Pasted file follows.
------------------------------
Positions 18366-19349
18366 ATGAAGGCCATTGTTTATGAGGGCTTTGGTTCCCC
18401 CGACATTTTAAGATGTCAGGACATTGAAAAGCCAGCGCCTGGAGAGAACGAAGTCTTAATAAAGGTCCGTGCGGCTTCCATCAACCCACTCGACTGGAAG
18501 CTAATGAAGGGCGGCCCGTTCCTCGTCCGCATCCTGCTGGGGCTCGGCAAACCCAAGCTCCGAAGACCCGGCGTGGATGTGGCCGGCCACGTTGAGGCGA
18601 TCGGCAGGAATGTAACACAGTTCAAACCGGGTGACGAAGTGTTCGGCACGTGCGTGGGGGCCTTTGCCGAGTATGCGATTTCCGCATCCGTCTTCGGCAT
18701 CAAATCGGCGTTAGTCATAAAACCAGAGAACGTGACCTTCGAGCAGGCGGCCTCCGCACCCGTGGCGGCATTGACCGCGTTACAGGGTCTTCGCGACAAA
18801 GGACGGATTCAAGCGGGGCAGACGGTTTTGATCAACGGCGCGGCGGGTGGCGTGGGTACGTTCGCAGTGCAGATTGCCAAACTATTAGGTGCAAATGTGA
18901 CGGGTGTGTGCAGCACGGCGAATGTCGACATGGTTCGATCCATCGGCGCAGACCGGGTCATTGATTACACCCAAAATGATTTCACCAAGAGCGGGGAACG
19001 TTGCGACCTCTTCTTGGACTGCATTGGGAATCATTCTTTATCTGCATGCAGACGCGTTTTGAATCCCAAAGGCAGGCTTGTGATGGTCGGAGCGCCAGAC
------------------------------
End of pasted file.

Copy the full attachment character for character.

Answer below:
Positions 18366-19349
18366 ATGAAGGCCATTGTTTATGAGGGCTTTGGTTCCCC
18401 CGACATTTTAAGATGTCAGGACATTGAAAAGCCAGCGCCTGGAGAGAACGAAGTCTTAATAAAGGTCCGTGCGGCTTCCATCAACCCACTCGACTGGAAG
18501 CTAATGAAGGGCGGCCCGTTCCTCGTCCGCATCCTGCTGGGGCTCGGCAAACCCAAGCTCCGAAGACCCGGCGTGGATGTGGCCGGCCACGTTGAGGCGA
18601 TCGGCAGGAATGTAACACAGTTCAAACCGGGTGACGAAGTGTTCGGCACGTGCGTGGGGGCCTTTGCCGAGTATGCGATTTCCGCATCCGTCTTCGGCAT
18701 CAAATCGGCGTTAGTCATAAAACCAGAGAACGTGACCTTCGAGCAGGCGGCCTCCGCACCCGTGGCGGCATTGACCGCGTTACAGGGTCTTCGCGACAAA
18801 GGACGGATTCAAGCGGGGCAGACGGTTTTGATCAACGGCGCGGCGGGTGGCGTGGGTACGTTCGCAGTGCAGATTGCCAAACTATTAGGTGCAAATGTGA
18901 CGGGTGTGTGCAGCACGGCGAATGTCGACATGGTTCGATCCATCGGCGCAGACCGGGTCATTGATTACACCCAAAATGATTTCACCAAGAGCGGGGAACG
19001 TTGCGACCTCTTCTTGGACTGCATTGGGAATCATTCTTTATCTGCATGCAGACGCGTTTTGAATCCCAAAGGCAGGCTTGTGATGGTCGGAGCGCCAGAC